Nuclear Issues

60 Items

How Saudi Arabia and China Could Partner on Solar Energy

AP/Andy Wong

Analysis & Opinions - Axios

How Saudi Arabia and China Could Partner on Solar Energy

| Jan. 24, 2019

Last May, Chinese solar panel manufacturer LONGi signed an agreement with Saudi trading company El Seif Group to establish large-scale solar manufacturing infrastructure in Saudi Arabia. The deal came several months after the Trump administration's imposition of global tariffs on imports of Chinese solar panels and cells.

The Chinese flag displayed at the Russian booth of import fair.

(AP Photo/Ng Han Guan)

Analysis & Opinions - The National Interest

China and Russia: A Strategic Alliance in the Making

| Dec. 14, 2018

THE YEAR before he died in 2017, one of America’s leading twentieth-century strategic thinkers, Zbigniew Brzezinski, sounded an alarm. In analyzing threats to American security, “the most dangerous scenario,” he warned, would be “a grand coalition of China and Russia…united not by ideology but by complementary grievances.” This coalition “would be reminiscent in scale and scope of the challenge once posed by the Sino-Soviet bloc, though this time China would likely be the leader and Russia the follower.”

Rouhani reelection rally

President.ir

Blog Post - Iran Matters

The Significance of Hassan Rouhani’s Reelection as President of Iran

    Author:
  • Ephraim Kam
| June 06, 2017

What can we expect from Rouhani’s second term? The large majority with which he won does not change the basic fact that the number one decision-maker in Iran remains Supreme Leader Khamenei. Ephraim Kam writes to Iran Matters that it is doubtful that Rouhani’s large majority will translate into greater power vis-à-vis Khamenei and the regime’s radical wing, as the president will likely continue to depend on them.

iranians shopping in bazaar

AP

Analysis & Opinions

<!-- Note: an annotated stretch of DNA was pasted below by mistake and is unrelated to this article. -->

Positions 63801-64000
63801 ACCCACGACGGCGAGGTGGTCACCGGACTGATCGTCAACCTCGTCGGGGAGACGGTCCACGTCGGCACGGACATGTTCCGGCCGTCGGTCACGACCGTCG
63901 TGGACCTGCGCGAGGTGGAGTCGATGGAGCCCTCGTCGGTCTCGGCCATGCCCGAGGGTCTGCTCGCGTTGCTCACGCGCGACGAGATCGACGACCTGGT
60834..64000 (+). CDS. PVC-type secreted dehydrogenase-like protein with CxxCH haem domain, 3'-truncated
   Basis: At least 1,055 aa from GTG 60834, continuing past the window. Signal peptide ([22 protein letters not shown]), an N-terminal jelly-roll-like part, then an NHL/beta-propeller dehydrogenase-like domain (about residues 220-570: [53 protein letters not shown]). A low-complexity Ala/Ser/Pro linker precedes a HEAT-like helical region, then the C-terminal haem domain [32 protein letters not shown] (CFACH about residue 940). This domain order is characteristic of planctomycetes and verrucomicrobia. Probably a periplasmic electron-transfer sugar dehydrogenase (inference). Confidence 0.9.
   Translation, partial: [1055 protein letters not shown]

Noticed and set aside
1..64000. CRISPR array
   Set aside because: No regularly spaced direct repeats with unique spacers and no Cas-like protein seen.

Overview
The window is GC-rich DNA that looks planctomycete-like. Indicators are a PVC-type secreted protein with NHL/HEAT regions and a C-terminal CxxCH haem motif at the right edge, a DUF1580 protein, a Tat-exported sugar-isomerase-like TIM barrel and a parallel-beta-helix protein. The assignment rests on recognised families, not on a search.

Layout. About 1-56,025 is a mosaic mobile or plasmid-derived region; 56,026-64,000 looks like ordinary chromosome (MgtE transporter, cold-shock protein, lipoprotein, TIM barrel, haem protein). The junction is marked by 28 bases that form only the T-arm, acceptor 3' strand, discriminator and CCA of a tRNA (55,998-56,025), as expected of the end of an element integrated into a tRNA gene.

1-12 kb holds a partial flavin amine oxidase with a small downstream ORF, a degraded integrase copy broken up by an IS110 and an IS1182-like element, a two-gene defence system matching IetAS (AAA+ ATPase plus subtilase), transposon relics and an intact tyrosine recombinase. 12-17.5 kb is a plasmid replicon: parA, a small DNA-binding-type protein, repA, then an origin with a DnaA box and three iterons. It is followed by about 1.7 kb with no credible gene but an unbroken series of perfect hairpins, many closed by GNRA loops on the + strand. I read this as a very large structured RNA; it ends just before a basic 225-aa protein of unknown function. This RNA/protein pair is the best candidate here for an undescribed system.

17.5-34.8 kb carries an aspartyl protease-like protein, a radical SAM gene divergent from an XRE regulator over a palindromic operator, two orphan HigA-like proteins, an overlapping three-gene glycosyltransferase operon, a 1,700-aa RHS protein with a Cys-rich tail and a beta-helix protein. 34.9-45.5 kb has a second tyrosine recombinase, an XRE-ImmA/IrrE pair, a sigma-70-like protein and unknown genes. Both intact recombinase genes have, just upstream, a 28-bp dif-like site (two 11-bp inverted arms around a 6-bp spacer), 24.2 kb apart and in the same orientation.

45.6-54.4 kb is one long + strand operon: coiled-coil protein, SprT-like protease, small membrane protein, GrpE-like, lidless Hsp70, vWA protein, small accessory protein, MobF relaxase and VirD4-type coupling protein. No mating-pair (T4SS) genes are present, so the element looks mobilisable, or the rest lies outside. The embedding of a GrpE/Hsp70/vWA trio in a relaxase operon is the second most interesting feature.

Economic challenges loom in Rohani’s second term

| May 28, 2017

Despite its flaws, the May 19 presidential election offered Iranian voters a real choice between the moderate incumbent President Hassan Rohani and a hard-line rival, Ayatollah Ebrahim Raeisi. Djavad Salehi-Isfahani writes to The Arab Weekly that Rohani’s decisive win with 57% of the vote, combined with a sweep by reformist candidates in the city council elections in Tehran and several other major cities, gives him a strong mandate to move for­ward with his program of eco­nomic reform.

ibrahim raisi

AP

Analysis & Opinions - The National Interest

How Iran's Hard-Liners Are Challenging Rouhani (From the Left)

| May 18, 2017

Although Rouhani has an incumbent’s advantage, his promised economic revival is seen by many as having fallen short of his stated goals, and he has been the target of unceasing and strong allegations of corruption. Despite the fact that every Iranian president in the post-Khomeini period has served two terms, why is Rouhani in a precarious position? And what are the factors that anti-Rouhani forces are trying to use to their advantage? In an article to The National Interest, Payam Mohseni, Director of the Belfer Center's Iran Project, shows that recalling the lessons of the 2005 election, which brought Mahmoud Ahmadinejad to power, serves as a useful model in understanding this year’s contest and the challenges Rouhani faces in maintaining power.

President Rouhani addresses the 68th UN General Assembly in New York, before holding a private dinner at the UN Hotel (2013).

Reuters

Analysis & Opinions - Project Syndicate

Could the Iranian Economy Sink Rouhani?

| May 15, 2017

For a “managed democracy,” Iran holds remarkably unpredictable presidential elections. And the upcoming election on May 19 is no exception, given that the incumbent, Hassan Rouhani, is facing a tough conservative challenger, Ebrahim Raesi. In this column to Project Syndicate, Djavad Salehi-Isfahani, visiting scholar at the Belfer Center's Iran Project, writes about Rouhani's economic weaknesses and the challenges he faces for reelection. 

Panel: What does Brexit mean for Europe's security architecture?

Thomas Lobenwein

Report

Brave new world? What Trump and Brexit mean for European foreign policy

| Dec. 08, 2016

On 24 and 25 November 2016 experts from politics and academia, including FDP Executive director Cathryn Clüver, discussed the impact of Brexit on several policy areas in a series of workshops at the Hertie School of Governance in Berlin. All events took place under Chatham House rules.